Becoming Alpha: A Look Into the World of Bodybuilding

by | June 9, 2018

This article is dedicated to the silent grinders and their hustle. May their hard work and dedication always serve as a reminder that greatness is not achieved overnight, but as a result of the little things done right day in and day out.

There’s something to be said when you enter a spartan gym. I’m talking about a dungeon-like feel where the air is thick and hot. You hear the occasional grunts capped off with an audible clanking of weights. The equipment has character, with broken seams and chipped paint. The floor littered with drops of sweat leave a trail like breadcrumbs to a face that’s fierce and focused. To most, this would be obscene to see at your local gym. For some, it’s just home.

Outside Looking In

Bodybuilding plays an interesting role in our modern era. In the age of Instagram, millions connect to catch glimpses of greatness and have hopes to perpetuate their own. Followers are like currency to todays competitor, for it lends to their potential marketability in the eyes of sponsors.

It’s no wonder the global health and fitness industry generates more than 80 billion dollars annually and 28 billion in the US alone. The US supplement industry alone boasts another 37 billion to boot. Thanks to the likes of Facebook and Instagram, we can connect with these celebrities and models. We can see what they do and what they use in our attempts to emulate their physiques.

For most of us, we are merely voyeurs of the industry. We peruse zounds of images, double-tapping and commenting on the ones that form our version of ‘ideal.’ Whether it’s bikini, figure, men’s physique, or bodybuilding, we barrage ourselves with images of the sexy, strong and defined.

Bodybuilding Struggles and Realities

But what about the other side? What about those battling for relevance in an ever-expanding industry? Bodybuilding has seen so much growth in recent years, that new categories are being created to find a place for the demand. With the integration of social media, it only makes sense that the sport is growing exponentially. Now you can’t just have a great physique, but you have to have the following and social presence to match.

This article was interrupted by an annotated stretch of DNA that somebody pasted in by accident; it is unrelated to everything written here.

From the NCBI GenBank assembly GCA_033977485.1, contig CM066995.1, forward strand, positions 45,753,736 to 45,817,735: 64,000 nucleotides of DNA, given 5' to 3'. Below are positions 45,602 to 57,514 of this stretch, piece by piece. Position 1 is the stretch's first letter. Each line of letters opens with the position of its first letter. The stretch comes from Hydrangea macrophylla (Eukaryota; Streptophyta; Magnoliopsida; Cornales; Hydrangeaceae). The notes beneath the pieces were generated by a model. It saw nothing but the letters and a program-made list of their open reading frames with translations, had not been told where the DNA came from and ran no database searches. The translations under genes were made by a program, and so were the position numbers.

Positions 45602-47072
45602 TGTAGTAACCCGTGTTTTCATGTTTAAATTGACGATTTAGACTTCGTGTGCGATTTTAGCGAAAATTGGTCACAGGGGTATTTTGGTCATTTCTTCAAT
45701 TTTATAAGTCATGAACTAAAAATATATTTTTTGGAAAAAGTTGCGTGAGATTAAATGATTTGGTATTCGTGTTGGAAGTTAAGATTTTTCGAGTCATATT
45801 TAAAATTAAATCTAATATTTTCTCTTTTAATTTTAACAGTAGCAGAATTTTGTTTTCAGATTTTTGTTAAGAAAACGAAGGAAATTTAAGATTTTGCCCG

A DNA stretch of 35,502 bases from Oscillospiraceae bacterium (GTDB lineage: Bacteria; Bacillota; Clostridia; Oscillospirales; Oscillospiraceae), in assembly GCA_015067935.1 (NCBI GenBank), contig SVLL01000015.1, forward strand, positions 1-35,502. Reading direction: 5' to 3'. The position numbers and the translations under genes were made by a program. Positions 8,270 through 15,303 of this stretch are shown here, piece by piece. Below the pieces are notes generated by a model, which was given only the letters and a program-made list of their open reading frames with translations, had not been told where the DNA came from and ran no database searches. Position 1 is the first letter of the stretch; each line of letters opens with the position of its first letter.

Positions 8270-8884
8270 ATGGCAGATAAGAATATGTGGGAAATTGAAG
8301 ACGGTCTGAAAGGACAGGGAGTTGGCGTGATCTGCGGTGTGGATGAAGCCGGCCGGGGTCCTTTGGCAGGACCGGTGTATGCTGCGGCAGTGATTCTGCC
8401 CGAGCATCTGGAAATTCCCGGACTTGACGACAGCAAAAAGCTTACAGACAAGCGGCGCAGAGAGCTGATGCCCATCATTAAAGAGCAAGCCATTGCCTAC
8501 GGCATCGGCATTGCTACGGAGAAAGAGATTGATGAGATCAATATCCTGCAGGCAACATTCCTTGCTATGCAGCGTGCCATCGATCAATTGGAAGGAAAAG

Assuming you have your pro card, the average IFBB pro makes less than six figures. Couple that with all the expenses: food, supplements, coaching, entrance fees, spray tan costs, travel, etc. It’s no wonder most competitors don’t quit their day job: they can’t afford to!

Aside from the financial stress, these individuals are exposing themselves in the most challenging ways. Most of us wouldn’t post a photo if we didn’t look good, but imagine standing in a room filled with strangers scrutinizing every inch of your body. That could be motivation, but I think more like traumatizing. That kind of onus could easily be mistaken for narcissism, but I believe it’s everything but.

Becoming Alpha

Your mentality as a practitioner and competitor has to be one of complete and utter discipline. Dealing with things like fasted training and no carb days seem like insanity, but these are just some of the tactics used to build a phenomenal body. The time constraints of eating 5-7 times a day, prepping those meals, weighing your food, and tracking your macros daily makes quick work of the posers and wannabes. If you really want to weed out the charlatans, just suggest the idea of a ‘no alcohol’ policy.

For those seeking pro cards or working towards one, this is a 365 day season with no days off. It’s you vs. you when facing the question: “Can you bring a better package?” There is no substitute for hard work in an industry where the slackers are exposed. When you go under those lights, there is no team to hide behind. You either bring it or you lose, it’s that simple.

So when I say this sport is filled with some of the most dedicated and focused individuals, I’m barely even scratching the surface. The amount of people I’ve met who’ve seen success on the professional stage and remain grounded and real is enamoring. The amount of sacrifice required, which would leave a lesser to buckle under it’s weight, makes them bolder and humbler in their struggle.

This is not the dark sport the industry would like to paint, nor is it the perpetuation of narcissism. It’s the culmination of diligence and ability to endure the silent hustle in the shadows. A hustle that, once revealed, leaves one grateful, humbled and all of us in awe.

 

 

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